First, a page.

Mostly, I am concentrating on the no-name-brand stuff. I go for the undiscovered, the underrated, the unknown, and the misunderstood. There are little gems and jewels hither and yon in every community. No matter where I go, there is interesting stuff.
I am not afraid of whimsical architecture. I grew up watching cartoons and going to Disneyland, so I don’t shy away from themed environments, or that log cabin restaurant with fake snow on the roof.
One of the things that I am very interested in is architecture dictated by the car, so I’m often looking for “carchitecture.” There’s a ton of that in Southern California, and it really exploded in the 1950s, after the war. I’m also looking for low-brow stuff like fast food stands, drive-in movie theatres, shopping centers, donut stands, dingbat apartment buildings, and themed environments of the mid-century.
I have trained myself to look through the layers of time. There are a lot of buildings that have been remodeled—re-muddled—but you know that underneath that 1980s façade of a building that’s very deteriorated, there’s something interesting.
Which architectural firms helped define the mid-century California look?
Armét & Davis was the most significant architectural house in all of mid-century Southern California. They didn’t invent Googie architecture, but they perfected it. They did something different that was pure Southern California. They designed the modern coffee shop, like Pann’s and Norms, and so many others. They brought a vocabulary together that fit the Southern California culture that no other architectural firm did as well.
There’s another firm, Killingsworth, Brady & Associates, that mastered post-and-beam like no other firm I know of. They did amazing work, including their own office, built in 1955 in Long Beach. They did a Case Study house in Long Beach that has a 17-foot-tall front door.
I remember asking [Edward Abel] Killingsworth, “How do you operate in terms of designing a building?” And he said, “When you get to the front door, I want you to know that you’ve arrived.”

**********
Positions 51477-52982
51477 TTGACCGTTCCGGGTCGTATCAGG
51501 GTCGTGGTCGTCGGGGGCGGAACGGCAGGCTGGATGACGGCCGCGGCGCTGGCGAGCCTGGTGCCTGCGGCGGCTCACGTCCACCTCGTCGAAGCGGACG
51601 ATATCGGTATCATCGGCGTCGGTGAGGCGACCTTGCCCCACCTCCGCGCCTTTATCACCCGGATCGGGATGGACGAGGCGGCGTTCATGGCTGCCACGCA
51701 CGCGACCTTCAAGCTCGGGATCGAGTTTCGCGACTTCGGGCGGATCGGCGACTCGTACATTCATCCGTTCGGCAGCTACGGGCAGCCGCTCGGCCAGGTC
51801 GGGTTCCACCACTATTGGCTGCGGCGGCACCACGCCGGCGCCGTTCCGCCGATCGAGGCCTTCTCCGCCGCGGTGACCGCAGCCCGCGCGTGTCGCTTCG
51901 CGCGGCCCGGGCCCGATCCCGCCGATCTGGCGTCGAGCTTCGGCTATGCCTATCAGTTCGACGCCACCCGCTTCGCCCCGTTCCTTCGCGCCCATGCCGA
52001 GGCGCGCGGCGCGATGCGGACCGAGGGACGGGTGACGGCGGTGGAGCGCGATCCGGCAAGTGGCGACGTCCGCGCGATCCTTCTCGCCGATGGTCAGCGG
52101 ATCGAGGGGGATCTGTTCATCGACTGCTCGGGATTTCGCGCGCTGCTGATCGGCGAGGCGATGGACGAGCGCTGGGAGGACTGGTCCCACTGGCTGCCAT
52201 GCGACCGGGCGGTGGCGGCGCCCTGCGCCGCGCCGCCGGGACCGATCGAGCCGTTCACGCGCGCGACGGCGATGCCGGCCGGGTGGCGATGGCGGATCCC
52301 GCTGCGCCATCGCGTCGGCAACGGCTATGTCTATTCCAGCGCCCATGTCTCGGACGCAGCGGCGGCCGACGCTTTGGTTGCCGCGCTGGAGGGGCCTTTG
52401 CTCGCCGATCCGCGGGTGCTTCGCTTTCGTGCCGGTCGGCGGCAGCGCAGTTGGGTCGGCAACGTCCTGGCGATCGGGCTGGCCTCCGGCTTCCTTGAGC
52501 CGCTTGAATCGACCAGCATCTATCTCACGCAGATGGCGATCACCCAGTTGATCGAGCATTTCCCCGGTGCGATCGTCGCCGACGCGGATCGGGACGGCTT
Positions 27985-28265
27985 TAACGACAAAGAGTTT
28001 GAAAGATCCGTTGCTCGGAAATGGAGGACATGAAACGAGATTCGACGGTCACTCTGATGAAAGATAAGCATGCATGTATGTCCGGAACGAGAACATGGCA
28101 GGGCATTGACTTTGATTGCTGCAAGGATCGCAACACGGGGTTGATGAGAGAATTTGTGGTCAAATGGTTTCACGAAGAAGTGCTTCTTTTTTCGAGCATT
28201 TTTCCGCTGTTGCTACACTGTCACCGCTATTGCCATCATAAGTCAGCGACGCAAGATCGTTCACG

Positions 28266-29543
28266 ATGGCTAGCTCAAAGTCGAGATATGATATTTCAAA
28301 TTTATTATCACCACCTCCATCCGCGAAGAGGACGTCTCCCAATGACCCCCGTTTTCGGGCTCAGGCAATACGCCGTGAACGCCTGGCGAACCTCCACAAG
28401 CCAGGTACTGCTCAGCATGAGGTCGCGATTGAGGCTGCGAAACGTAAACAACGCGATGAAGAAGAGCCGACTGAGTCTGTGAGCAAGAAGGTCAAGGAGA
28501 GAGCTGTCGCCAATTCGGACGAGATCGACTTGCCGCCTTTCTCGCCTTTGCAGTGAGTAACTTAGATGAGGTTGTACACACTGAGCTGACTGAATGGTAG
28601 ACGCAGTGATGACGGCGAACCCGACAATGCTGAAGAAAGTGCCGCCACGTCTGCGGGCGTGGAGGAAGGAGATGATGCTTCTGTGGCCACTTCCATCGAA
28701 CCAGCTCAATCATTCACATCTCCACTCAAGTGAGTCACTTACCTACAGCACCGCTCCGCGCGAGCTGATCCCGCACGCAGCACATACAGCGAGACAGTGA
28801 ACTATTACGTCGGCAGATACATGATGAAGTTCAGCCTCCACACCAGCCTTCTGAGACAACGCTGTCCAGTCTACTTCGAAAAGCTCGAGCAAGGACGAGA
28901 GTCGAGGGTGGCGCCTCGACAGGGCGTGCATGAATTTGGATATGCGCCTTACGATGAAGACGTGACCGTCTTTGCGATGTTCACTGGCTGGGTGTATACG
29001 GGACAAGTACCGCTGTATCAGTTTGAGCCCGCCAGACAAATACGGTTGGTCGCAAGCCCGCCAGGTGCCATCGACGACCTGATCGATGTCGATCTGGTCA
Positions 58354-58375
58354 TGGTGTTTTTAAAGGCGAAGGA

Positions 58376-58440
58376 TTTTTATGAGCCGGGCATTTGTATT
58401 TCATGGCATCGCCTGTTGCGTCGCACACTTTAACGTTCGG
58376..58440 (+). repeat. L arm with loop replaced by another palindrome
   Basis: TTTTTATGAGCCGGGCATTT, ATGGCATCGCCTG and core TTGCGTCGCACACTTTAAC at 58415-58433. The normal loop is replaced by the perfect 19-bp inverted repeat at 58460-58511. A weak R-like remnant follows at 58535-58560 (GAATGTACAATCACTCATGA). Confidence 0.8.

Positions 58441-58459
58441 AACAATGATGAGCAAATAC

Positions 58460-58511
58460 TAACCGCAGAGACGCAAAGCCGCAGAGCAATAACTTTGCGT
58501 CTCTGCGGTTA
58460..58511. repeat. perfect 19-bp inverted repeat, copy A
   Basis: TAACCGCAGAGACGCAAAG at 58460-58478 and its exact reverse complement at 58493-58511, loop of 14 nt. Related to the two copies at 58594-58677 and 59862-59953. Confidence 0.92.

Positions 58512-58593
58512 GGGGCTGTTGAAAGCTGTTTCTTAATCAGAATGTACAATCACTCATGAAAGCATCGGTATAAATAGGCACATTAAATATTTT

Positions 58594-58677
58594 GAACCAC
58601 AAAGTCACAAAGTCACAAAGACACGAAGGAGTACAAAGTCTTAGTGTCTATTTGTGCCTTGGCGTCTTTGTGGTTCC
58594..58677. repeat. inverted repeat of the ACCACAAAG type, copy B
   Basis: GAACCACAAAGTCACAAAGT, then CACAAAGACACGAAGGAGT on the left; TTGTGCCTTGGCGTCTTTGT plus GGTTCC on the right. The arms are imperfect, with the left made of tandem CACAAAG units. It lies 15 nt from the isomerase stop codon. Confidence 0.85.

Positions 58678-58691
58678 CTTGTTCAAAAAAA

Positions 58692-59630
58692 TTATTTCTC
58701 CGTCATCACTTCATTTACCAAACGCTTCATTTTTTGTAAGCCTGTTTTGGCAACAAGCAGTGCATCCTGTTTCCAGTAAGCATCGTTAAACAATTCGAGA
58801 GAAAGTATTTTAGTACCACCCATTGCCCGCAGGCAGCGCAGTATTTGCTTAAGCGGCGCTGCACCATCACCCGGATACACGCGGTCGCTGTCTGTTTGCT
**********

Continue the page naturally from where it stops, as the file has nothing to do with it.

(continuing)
How does humor advance architectural preservation, and why is your approach important?
When I started doing this, I used the word “history,” but somebody told me, “You’re so funny, change the ‘h’ word from history to humor because humor is more valuable.” It’s history disguised as humor, and humor disguised as history. I’m giving you history, but with a humor overlay because that’s sure to engage people more.
People in the future deserve to see some amazing things that we have created in the mid-century era, things that our parents and grandparents and great-grandparents were responsible for. We have to be watchful custodians of what we consider to be the gems. So I am trying to educate people. This isn’t about us, you and me right now, and all these other people here. This is about people who haven’t even been born yet.
Charles Phoenix at Foster’s Freeze in Torrance, Calif., built about 1950. Image courtesy of Bob Greenspan.
The Hauser in Los Angeles, built about 1958. Image courtesy of John Eng.
A Googie-style Pann's in Los Angeles, built in 1958. Image courtesy of John Eng.
Marineland of the Pacific oceanarium in Palos Verdes, Calif. Postcard courtesy of the Charles Phoenix Collection.
Drive-thru Donut Hole in La Puente, Calif., built about 1968. Photo by Bob Greenspan.
Norms restaurant in Los Angeles, built in 1957. Postcard courtesy of the Charles Phoenix Collection.